Academic journal article
By Persson, Goran
New Zealand International Review , Vol. 30, No. 3
Just over ten years ago, a Social Democratic government came to office in Sweden. Sweden had gone through three years of economic decline. The national debt had risen dramatically and amounted to 84 per cent of GDP. Employment had fallen by over 400,000, and more than 300,000 of the jobs lost were in the private sector. Record high interest rates laid a dead hand on investment and production. Foreign distrust of the Swedish economy was intense.
Today Sweden is a country that has left the economic crisis behind. The Swedish economy is in a stronger position now than it has been for a very long time. Today we have a surplus in the public finances. Over the past ten years we have had an increase of more than 300,000 jobs in the private sector. We have had a higher average growth rate than both the European Union and the OECD. Our average has been 2.9 per cent. We have had a considerable increase in industrial production--more than 30 per cent. We have gone from a deficit in our foreign trade to a substantial surplus. We have low and stable inflation and competitive interest rates.
When the World Economic Form presented its assessment of competitiveness in world economies last autumn, Sweden came third. In 1998, it was ranked 23rd.
There are many explanations for how this turnaround was made possible. After the change of government, we had to put public finances on a sound footing quickly and decisively. We did so with tax increases and expenditure cuts. These measures restored foreign confidence and helped to more than halve interest rates. We got rid of inflation. Since 1994, prices have only increased by 12 per cent in total.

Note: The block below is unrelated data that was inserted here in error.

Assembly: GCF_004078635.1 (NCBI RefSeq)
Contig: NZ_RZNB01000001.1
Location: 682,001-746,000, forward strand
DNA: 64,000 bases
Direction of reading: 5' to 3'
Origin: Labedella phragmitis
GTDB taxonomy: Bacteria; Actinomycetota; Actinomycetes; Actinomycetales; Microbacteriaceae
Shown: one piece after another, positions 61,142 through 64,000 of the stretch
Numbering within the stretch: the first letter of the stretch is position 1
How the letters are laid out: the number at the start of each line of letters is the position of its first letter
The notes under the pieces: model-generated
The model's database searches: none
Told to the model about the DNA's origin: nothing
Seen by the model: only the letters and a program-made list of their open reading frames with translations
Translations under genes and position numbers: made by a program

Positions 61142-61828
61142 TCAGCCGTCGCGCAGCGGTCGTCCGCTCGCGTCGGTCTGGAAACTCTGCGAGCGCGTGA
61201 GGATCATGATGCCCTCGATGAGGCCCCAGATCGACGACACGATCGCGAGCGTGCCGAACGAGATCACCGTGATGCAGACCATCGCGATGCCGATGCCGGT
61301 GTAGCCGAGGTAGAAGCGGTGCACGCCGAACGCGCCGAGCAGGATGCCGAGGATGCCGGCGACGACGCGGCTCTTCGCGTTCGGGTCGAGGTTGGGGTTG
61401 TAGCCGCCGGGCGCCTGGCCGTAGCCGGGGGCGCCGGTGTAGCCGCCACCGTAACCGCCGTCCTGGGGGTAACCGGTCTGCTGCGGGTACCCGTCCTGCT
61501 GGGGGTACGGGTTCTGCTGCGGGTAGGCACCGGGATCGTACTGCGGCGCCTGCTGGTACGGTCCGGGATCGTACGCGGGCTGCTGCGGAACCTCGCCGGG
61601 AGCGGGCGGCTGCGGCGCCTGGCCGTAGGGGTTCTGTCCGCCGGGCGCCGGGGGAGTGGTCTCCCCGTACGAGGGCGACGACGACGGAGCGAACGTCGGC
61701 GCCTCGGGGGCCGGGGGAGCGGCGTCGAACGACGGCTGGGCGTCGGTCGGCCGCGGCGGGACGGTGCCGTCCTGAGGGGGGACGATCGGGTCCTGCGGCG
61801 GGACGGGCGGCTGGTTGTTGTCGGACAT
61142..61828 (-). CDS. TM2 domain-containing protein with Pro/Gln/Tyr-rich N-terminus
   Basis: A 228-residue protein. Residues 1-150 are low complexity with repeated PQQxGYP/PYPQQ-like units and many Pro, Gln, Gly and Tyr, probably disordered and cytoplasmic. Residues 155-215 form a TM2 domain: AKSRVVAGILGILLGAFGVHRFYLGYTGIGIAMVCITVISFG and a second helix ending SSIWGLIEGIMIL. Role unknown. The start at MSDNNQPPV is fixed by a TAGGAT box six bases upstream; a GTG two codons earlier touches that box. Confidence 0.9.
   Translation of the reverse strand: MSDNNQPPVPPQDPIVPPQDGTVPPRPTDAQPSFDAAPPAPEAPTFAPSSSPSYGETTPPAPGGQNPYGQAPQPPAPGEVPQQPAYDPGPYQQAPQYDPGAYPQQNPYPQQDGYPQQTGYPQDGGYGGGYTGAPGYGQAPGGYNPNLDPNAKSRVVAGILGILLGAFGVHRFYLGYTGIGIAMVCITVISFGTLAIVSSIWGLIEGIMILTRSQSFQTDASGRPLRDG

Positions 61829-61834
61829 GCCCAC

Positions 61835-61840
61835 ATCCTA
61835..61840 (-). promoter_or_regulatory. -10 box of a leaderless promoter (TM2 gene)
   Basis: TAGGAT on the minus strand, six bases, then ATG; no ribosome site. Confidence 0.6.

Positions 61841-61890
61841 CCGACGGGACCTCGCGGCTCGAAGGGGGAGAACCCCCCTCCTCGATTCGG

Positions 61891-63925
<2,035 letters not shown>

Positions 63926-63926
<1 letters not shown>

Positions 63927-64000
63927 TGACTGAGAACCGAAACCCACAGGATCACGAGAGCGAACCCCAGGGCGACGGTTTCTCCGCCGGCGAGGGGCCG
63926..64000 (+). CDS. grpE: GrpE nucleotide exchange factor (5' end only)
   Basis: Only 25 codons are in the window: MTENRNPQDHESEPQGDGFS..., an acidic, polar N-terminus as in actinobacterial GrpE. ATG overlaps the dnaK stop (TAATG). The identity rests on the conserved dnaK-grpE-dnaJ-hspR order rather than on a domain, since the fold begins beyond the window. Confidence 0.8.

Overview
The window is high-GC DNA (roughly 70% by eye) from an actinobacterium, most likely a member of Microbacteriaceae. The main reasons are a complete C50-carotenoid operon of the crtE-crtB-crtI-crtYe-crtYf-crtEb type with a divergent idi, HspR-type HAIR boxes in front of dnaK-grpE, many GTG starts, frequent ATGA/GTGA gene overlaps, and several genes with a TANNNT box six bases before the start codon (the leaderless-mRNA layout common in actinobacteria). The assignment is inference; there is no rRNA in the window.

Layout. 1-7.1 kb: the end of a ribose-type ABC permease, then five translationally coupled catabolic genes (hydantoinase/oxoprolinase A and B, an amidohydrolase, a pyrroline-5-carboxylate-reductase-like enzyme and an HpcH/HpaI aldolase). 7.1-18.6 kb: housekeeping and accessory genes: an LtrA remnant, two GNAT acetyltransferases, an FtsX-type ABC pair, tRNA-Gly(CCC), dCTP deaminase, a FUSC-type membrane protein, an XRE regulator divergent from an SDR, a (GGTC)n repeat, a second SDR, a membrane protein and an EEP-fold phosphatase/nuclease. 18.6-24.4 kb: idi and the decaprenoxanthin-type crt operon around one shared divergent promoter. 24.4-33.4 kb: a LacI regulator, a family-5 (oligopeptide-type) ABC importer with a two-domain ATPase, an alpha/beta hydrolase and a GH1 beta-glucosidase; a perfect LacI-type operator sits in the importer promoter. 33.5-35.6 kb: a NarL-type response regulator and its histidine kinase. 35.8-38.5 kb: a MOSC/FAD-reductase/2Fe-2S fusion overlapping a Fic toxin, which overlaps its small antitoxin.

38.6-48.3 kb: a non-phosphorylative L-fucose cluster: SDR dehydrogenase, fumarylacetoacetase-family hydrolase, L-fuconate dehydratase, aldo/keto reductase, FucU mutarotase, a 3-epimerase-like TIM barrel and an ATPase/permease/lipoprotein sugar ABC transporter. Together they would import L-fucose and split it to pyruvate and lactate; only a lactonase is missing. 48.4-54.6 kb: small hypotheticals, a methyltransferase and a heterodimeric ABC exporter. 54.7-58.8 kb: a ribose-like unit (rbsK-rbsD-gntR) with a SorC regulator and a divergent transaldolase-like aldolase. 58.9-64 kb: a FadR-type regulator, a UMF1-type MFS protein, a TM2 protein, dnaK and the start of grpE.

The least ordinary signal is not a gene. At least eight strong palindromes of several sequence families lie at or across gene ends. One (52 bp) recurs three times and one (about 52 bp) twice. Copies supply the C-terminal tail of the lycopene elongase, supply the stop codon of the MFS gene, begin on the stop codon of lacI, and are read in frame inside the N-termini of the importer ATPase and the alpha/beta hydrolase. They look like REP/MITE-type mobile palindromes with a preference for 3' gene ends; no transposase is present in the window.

This was accomplished by labour market parties reaching responsible pay agreements. Real wages have increased substantially. We joined the European Union. I am convinced that without this membership, we would not have had the same good climate for investment and production. For an open and modern country like Sweden, this membership was absolutely essential.
We made important structural changes in our economic policy. Sweden's central bank became independent. A new budget process for public finances was introduced, including expenditure ceilings for several years. We have also had a strong capacity for continuous adjustment and renewal in the Swedish labour market. In recent years, we have had annual productivity growth of 6 per cent in the manufacturing industry. This is higher than in both the United States and the United Kingdom. This is living proof of the enormous transformation and rationalisation that Swedish industry has undergone.
I chose to list these economic facts because it is sometimes said that countries with large public expenditures cannot be effective and successful growth nations. The greater the redistribution in society, the less people are said to want to invest in their work. It is claimed that growth and development are slowed down. I firmly maintain that developments in Sweden over the past ten years demonstrate that this logic does not hold. Despite high taxes, we have a higher level of employment than most other countries.
Despite high public expenditure, we have had greater economic growth in the past ten years than the OECD average. Despite the size of our public sector, there is a vigorous and expanding business sector that competes successfully in the world market. In my view, the most important factor for growth is not the level of taxes, but how they are levied. The most important thing is not how large public expenditure is, but how the money is used.
The Swedish welfare state creates both security and growth, both development and equality. All industrialised countries pursue some kind of welfare policy. They are pursued with different levels of ambition and have different focuses. I see three distinct welfare models:
* the liberal and market-oriented model, common in countries like the United States, the United Kingdom and Australia;
* the conservative model, predominant in continental European countries like France, Germany and Italy, and finally
* the general welfare model, most clearly represented by Sweden and the other Scandinavian countries. …